Working in San Francisco off of Sutter Street, I’m frequently reminded of John Sutter, “credited” with discovering gold in 1848 at the sawmill he was building along the American River near what today is Sacramento.
That, as we all know, triggered the great California gold rush. But what many may not know is that the gold rush ended badly for Sutter, as well as for hundreds of thousands of others.
The term “gold rush” sounds exciting and potentially lucrative, and in the “1849 gold rush,” that was certainly true for some, but not for the very large majority of the 300,000 gold prospectors who came to California. Rather, it was the people who sold products, supplies and services to the swarm of “forty-niners” intent on finding their pot of gold who made the lion’s share of wealth.
Even for Sutter, whose construction crew supervisor John Marshall actually “discovered” the specs of gold floating in the mill’s water channel, the gold rush ended badly. He was more intent on finishing his mill than exploiting the riches at his feet. Blind to what was in front of him, Sutter compounded that mistake by allowing his workers to prospect for gold on their time off.
Soon his land and newly built sawmill were overrun with prospectors when word got out after his workers went to San Francisco to cash in. Any gold he might’ve found did not make up for his loss of land, and his business that never got off the ground.
Sutter eventually died penniless despite the riches that once floated at his feet. Marshall also met financial demise when he invested in a failed gold mine after the gold rush. He also died in poverty.
Sutter’s and Marshall’s fate were like nearly all the prospectors who risked everything only to come up dirt poor.
The First 21st-Century Gold Rush
Fast-forward 149 years, and a new gold rush was about to explode, but instead of picks and axes, gold prospecting in the 21st-century would be about clicks and asks/bids.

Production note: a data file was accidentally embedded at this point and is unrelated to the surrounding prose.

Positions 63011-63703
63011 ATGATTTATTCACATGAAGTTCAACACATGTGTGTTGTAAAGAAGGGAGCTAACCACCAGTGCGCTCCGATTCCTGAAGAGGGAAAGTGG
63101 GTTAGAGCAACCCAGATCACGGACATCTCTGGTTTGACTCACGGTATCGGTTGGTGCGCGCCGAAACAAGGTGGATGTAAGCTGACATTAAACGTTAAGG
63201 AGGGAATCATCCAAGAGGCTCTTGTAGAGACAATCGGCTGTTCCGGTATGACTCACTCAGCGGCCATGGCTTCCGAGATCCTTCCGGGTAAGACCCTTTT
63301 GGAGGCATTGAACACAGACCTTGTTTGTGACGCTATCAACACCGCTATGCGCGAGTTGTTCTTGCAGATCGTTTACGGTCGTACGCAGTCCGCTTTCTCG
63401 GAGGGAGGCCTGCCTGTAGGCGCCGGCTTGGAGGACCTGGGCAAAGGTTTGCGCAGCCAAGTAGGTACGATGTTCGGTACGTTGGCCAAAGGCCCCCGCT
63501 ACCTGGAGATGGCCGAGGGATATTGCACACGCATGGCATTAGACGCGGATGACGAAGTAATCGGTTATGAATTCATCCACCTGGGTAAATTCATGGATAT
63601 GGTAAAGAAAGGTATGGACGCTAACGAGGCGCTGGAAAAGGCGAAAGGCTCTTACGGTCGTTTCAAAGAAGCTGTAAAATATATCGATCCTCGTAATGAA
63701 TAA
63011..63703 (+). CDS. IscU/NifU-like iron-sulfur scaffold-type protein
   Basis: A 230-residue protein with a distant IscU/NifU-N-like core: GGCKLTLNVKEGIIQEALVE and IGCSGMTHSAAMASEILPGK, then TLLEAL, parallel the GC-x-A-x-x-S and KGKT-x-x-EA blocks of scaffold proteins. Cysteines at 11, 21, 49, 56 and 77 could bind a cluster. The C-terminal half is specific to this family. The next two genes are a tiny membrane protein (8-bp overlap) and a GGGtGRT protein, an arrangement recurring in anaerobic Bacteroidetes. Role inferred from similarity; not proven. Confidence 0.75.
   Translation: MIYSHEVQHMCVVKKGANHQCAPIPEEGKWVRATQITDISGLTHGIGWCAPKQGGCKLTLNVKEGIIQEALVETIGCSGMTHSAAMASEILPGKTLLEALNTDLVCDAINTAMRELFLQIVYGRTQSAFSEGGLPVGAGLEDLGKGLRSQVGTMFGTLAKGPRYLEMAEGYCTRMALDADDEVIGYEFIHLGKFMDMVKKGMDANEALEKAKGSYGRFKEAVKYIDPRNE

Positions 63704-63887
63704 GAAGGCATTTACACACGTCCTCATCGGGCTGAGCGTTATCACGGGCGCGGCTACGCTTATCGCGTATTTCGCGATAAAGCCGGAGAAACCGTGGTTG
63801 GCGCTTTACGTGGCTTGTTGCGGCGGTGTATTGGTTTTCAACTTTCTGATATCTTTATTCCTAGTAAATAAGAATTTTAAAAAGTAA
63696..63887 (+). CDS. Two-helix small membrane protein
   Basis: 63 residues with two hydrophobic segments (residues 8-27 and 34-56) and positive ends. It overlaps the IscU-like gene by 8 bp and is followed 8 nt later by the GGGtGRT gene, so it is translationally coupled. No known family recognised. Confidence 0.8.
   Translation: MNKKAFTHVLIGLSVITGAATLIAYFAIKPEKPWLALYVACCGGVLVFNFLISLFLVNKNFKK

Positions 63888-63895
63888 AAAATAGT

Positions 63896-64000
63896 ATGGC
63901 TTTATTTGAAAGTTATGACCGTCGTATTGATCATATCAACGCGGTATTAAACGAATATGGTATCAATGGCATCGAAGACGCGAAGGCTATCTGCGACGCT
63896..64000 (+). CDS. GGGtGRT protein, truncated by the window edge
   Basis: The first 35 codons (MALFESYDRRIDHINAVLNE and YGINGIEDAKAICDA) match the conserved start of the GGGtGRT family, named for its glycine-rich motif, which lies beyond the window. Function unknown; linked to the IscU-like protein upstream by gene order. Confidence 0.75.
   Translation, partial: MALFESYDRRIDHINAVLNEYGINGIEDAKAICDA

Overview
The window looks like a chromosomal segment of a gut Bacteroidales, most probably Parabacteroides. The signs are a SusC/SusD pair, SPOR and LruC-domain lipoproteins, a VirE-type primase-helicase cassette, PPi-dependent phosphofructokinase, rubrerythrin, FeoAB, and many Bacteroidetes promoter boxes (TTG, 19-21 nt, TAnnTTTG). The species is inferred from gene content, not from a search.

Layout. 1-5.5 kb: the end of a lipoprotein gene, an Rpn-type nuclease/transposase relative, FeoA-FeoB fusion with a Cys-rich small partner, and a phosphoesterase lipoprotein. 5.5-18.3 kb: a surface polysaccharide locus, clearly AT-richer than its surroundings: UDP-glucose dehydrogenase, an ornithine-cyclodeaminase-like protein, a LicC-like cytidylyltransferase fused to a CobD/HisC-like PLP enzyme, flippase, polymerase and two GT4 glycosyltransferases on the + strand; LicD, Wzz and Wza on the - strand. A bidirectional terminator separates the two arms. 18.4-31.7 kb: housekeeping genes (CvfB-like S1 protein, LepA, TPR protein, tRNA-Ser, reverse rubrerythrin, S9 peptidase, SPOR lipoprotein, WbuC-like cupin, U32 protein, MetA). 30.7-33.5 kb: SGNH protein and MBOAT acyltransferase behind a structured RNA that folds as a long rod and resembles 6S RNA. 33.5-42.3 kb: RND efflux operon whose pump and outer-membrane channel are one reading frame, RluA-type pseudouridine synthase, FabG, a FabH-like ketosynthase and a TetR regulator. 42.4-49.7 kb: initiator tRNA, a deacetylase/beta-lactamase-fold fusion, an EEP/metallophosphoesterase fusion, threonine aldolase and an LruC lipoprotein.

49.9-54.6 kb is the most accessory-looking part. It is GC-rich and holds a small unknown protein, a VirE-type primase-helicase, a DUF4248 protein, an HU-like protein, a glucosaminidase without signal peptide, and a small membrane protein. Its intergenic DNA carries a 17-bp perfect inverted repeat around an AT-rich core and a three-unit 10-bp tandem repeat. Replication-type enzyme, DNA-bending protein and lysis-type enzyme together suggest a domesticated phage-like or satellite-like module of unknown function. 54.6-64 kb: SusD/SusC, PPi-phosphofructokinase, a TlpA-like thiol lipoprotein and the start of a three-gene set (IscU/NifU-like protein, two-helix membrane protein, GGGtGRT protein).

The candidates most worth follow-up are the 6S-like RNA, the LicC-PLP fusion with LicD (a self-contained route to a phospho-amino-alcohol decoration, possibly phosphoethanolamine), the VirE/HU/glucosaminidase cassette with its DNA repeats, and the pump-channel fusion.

On Nov. 12, 2004, the first globally available gold rush began, meaning it wasn’t isolated to one geographical area like California. On that date, the SPDR Gold Trust (GLD | A-100) launched, which introduced many more of the global investing masses to this a new type of investment vehicle, the exchange-traded fund, and to a new way to access gold.
In less than a week, the physically gold-backed GLD attracted $1 billion, making it to this day the most successful ETF launch. But this was nothing compared with what was about to come. Seven years later, this gold rush peaked, as GLD became the largest ETF in the world, even outranking the SPDR S&P 500 ETF (SPY | A-97), with $76 billion in assets and record share price as spot gold hit $1,900. But fate, or maybe the specter of the California gold-rush bust, came a-haunting.
Shortly after that date, the seven-year-old gold rush began its transformation into a gold bust. California’s gold rush lasted seven years as well: 1848-1855.
Soon after gold prices hit their peak, a long slide down the mountain began, with GLD losing more than $55 billion in assets along the way, to a new recent low price on Dec. 17, 2015, of $100.8, as spot gold closed at $1,051/oz.
The 2016 Gold Rush Or Gold Crush?
What’s interesting about the chart above is how GLD’s gold holdings (a proxy for inflows) and the share price of GLD (a proxy for spot gold) walk hand in hand. You could argue that the buying of gold ETFs had a major impact on boosting gold, just as the selling of gold ETFs after the 2011 peak helped push the yellow metal to its recent depth last December.
Clearly, the Fed’s three quantitative easing programs made gold appealing as Treasury yields retreated during the run-up, but the influence of GLD and other physically backed gold ETFs also were clearly a new fundamental.